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Person Details
South Scarle
Frank was born in 1882 South Scarle, and was the eldest son of George a butcher and Sarah Elizabeth Thompson née Brown of North Collingham, Nottinghamshire. His father George was born in 1854 at Torksey and his mother Sarah Elizabeth Brown was born in 1858 at South Clifton, they were married in 1881 their marriage was recorded in the Newark registration district, their children were Frank b1882 South Collingham, Charlotte Mary b1884 South Collingham, Ralph b1889 North Collingham and Albert b1895 North Colingham. He is only ever shown living with the family in the 1891 census when he is living with his family at High Street , North Collingham , Frank is 9 years of age at this time. and his father is the butcher in the village. In the 1901 census he is living at 46 Poets Road, Islington, he is a boarder living with Charlotte Greensmith 55 yrs a widow and her children, Mary Elizabeth 15 yrs a dressmaker and William 14 yrs a railway clerk, he is shown as Frank Thompson 19 yrs a post office sorter born at South Scarle He was the husband of Mary Elizabeth Greenfield born 9th May 1882, who he married in 1908 at Islington on his pension card her address is 26 Burns Street, Stoke Newington, London. In the 1911 census Frank and his wife are living at 31 Burma Road, Stoke Newington, London and are shown as Frank Thompson 29 yrs a letter sorter with the general post office and Mary Elizabeth Thompson 28 yrs.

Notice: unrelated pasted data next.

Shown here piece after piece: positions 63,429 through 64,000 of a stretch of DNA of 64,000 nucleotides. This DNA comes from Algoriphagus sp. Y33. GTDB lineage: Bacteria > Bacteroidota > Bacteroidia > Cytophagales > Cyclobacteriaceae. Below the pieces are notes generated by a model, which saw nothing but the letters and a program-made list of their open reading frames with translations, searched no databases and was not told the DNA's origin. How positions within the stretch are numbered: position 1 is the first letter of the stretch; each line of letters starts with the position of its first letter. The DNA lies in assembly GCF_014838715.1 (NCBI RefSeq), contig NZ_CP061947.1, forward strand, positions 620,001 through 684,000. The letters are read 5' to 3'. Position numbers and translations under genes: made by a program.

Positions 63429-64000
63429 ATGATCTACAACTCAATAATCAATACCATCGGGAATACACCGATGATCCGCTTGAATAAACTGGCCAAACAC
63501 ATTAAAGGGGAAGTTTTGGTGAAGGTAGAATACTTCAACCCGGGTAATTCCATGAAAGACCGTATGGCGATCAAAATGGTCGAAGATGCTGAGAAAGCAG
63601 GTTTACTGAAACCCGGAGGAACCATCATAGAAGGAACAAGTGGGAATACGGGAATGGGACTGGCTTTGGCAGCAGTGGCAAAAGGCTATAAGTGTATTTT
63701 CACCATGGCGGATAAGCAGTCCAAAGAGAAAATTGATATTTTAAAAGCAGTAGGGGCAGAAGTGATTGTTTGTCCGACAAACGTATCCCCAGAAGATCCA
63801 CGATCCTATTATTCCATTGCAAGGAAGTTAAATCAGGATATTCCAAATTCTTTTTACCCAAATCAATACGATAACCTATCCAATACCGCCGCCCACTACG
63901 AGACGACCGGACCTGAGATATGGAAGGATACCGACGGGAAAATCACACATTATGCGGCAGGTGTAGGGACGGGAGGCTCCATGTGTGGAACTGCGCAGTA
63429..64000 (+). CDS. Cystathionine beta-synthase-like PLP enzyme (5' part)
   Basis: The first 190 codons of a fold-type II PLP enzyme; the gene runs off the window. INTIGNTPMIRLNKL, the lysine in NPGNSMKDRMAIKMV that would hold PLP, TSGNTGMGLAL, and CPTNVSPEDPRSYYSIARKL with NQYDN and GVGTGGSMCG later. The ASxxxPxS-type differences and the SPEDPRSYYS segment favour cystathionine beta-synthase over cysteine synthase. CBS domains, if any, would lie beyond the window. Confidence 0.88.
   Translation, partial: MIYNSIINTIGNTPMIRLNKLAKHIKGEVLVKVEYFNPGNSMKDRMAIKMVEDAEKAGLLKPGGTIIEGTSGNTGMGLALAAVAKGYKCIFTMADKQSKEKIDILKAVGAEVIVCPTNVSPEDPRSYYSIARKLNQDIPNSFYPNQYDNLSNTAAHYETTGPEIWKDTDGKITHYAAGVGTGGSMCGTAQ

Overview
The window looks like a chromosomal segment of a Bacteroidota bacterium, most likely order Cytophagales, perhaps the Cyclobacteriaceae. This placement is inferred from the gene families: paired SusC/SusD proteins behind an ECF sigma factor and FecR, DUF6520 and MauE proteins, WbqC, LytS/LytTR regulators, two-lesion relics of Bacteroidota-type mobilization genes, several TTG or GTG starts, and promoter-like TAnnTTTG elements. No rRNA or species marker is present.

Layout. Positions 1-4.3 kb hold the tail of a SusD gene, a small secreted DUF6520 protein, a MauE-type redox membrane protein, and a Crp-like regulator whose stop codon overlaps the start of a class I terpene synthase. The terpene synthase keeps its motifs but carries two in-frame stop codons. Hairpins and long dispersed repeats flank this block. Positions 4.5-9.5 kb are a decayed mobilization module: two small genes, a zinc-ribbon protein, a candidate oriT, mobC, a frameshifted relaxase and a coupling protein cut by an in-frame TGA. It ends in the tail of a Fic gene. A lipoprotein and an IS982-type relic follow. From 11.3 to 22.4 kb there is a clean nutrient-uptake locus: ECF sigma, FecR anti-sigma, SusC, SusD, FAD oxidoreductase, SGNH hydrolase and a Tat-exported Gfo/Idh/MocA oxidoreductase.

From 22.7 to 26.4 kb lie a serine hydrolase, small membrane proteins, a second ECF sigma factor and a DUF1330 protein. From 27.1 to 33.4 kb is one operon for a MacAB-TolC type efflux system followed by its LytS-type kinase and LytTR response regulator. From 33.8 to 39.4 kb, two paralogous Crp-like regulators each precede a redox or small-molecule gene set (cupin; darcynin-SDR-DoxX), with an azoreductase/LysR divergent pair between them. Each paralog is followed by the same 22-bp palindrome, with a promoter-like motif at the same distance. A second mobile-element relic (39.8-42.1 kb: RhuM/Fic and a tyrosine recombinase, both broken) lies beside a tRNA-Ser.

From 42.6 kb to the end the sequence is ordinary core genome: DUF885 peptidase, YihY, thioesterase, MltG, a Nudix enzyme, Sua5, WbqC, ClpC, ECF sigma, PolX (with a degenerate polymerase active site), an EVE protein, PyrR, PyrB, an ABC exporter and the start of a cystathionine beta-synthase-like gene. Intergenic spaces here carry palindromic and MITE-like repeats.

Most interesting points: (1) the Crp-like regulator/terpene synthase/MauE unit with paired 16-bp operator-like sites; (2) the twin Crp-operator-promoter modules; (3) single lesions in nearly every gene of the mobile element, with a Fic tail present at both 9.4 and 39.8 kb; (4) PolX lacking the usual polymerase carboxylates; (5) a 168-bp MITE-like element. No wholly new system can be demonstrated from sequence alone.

He was a letter sorter for the general post office.
12 Nov 1917
827510 - CWGC Website
Palmers Green, Middlesex
17th Bn King's Royal Rifle Corps
Rifleman Frank Thompson enlisted at Whitehall, London whilst residing at Palmers Green, he served with the 17th battalion King's Royal Rifle Corps. He was killed in action on 12th November 1917 (shot in the head by a sniper whilst in the front line trench) Having no known grave his name is commemorated on the Tyne Cot Memorial, West-Vlaanderen, Belgium.
The following is an extract from the Magnus School, Newark diary of the 'Great War' Saturday 24 November 1917: Frank Thompson’s wife Mary Elizabeth received a ‘wonderful letter’ from his officer to inform her of his death in the trenches: ‘He was the type of man I, as his commander, felt honoured to have had. Owing to his great ability in the use of the Lewis gun, he was sent to a school to receive additional instruction. While there, he won great admiration from his instructors … On his return he took command of my Platoon gun and subsequently gave every possible satisfaction … The plain facts are that he was sniped through the head whilst standing in the front line trench.’ The son of George and Elizabeth Thompson of North Collingham, Frank was educated at Newark Magnus and was building a career with the General Post Office pre-War. Rifleman 37781 Thompson of the King’s Royal Rifle Corps is remembered on the Tyne Cot Memorial.
Remembered on